Ken Macklin, the artist behind Maniac Mansion's iconic box art (and who was supposed to do the Thimbleweed Park box), was interviewed last year about the development of said art. It's brief but you'll be glad you read it. A year later.

    Now all that's left is for somebody to leak all of Macklin's background art for Noah Falstein's version of The Dig. Anybody got that lying around?

    Maniac Mansion now on Steam

    20 Dec, 2017, 02:17 | Posted by: Jason | Source: Steam | Comments: 3

    It happened without warning, and goodness knows it happened decades later than it should have, but the the original Maniac Mansion is now available on Steam. Sure, you already have it as a free bonus feature within Day of the Tentacle, but don't you want the pleasure of buying it individually, especially since the last time you could do so was like forty years ago?

    And anyway, it's less than five bucks. So do it. Do it now.

    The road to Hell is paved with well-intentioned remasters

    23 Nov, 2017, 15:05 | Posted by: Jason | Source: Rock Paper Shotgun | Comments: 18

    Rock Paper Shotgun published an interesting article yesterday about the artistic merit of remastered video games. Ron, Tim, and Brian Moriarty are all on hand to weigh in on the technical and even ethical pitfalls of "upgrading" a classic:

    “We had limitations back then” recalls Gilbert in an email interview, “and the artist worked magic to make the game work within those limitations. They often turned working within those limitations into an art all its own. When classic games get ‘hi-resed’, you lose all of that.”

    [...]

    “It’s true that you can often switch back to the original graphics,” he says, “but that is also true of colorizing black and white movies.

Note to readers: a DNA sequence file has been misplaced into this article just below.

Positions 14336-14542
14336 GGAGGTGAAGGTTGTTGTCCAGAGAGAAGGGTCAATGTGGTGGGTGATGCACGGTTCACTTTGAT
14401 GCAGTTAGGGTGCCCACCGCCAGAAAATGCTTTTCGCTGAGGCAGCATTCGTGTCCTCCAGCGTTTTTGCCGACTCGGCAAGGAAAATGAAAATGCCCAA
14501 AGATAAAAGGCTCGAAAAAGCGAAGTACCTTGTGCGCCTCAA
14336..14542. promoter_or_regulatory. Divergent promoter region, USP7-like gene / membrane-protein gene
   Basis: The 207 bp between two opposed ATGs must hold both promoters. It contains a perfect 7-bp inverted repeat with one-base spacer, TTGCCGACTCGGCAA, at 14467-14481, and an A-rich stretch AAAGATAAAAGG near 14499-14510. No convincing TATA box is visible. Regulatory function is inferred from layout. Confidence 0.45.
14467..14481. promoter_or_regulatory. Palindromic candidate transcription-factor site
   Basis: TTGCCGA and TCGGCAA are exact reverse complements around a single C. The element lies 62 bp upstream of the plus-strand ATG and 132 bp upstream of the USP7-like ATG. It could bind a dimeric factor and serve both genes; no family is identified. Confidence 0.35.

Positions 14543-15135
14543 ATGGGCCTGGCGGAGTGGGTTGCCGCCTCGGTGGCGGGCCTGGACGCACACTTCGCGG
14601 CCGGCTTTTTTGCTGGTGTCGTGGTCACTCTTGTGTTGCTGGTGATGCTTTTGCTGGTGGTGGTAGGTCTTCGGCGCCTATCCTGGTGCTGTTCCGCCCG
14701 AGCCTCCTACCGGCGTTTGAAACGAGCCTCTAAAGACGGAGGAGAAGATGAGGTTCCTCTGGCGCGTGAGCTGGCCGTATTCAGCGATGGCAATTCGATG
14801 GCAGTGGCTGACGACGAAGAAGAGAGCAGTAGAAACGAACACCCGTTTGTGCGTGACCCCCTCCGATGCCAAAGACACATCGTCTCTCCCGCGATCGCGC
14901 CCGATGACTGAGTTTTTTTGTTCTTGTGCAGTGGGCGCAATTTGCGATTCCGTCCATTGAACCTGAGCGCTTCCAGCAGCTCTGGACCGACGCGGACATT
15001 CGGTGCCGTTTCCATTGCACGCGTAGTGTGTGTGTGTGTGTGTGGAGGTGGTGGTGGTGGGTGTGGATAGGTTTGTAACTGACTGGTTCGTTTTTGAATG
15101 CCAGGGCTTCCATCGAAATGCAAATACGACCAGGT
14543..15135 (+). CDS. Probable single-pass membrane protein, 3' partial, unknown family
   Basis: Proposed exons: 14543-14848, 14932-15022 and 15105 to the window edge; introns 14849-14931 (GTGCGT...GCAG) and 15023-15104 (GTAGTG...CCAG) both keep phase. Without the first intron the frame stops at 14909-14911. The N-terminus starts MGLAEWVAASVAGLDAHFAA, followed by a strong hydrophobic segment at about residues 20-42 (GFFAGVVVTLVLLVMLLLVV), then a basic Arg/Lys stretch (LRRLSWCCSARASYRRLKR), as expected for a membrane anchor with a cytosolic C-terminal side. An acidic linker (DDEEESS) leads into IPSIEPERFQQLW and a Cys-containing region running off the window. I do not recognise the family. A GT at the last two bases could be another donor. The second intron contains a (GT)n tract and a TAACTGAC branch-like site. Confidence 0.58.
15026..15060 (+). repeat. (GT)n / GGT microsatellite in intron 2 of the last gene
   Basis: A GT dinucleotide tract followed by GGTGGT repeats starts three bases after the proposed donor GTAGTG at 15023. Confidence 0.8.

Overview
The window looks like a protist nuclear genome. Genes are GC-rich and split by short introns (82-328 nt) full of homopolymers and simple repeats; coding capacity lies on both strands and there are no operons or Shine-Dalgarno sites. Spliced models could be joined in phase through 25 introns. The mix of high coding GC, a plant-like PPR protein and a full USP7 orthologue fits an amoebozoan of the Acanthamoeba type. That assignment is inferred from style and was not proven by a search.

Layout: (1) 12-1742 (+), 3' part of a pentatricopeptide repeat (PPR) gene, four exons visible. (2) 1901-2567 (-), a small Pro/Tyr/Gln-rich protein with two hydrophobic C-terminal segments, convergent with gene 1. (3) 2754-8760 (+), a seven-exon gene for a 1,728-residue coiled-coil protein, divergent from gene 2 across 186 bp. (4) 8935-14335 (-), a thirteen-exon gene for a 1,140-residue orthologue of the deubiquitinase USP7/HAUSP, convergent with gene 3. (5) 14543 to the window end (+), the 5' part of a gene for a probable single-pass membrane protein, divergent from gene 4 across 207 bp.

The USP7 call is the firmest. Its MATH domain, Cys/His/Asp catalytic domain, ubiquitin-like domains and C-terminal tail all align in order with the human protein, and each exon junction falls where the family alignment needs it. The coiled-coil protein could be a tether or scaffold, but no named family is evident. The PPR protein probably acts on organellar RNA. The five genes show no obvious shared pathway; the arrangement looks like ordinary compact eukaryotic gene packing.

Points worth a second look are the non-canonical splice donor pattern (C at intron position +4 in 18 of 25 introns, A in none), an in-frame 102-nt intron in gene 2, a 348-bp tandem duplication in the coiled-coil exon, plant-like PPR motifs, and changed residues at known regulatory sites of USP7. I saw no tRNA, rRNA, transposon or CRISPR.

“You can always watch the original, but that doesn’t make colorizing it any less of an artistic sin. Saying you can switch back to the original art feels like a cop-out.”

    Harsh! But Ron has a point. And as we've seen, the "original version" you can switch back to often isn't the perfect recreation it purports to be. After all, the only "classic" version of Monkey Island 2 that anyone can buy has vertical scrolling effects removed and some dialog altered. My grandkids will grow up without the "white slavers" line, so I hope you're proud of yourself, Craig Derrick!

    GOG.com Disney Publisher Sale

    06 Oct, 2017, 19:36 | Posted by: Jennifer | Comments: 1
    All of Disney's catalog is currently on sale at GOG.com. That includes tons of LucasArts games:
  • Afterlife
  • Armed and Dangerous
  • The Dig
  • Loom
  • Indiana Jones and the Last Crusade
  • Indiana Jones and the Fate of Atlantis
  • Indiana Jones and the Emperor's Tomb
  • Monkey Island 1 SE
  • Monkey Island 2 SE
  • Outlaws + A Handful of Missions
  • Sam & Max Hit the Road
  • Star Wars: Battlefront II
  • Star Wars: Empire at War
  • Star Wars: Knights of the Old Republic
  • Star Wars: Knights of the Old Republic II
  • Star Wars: Dark Forces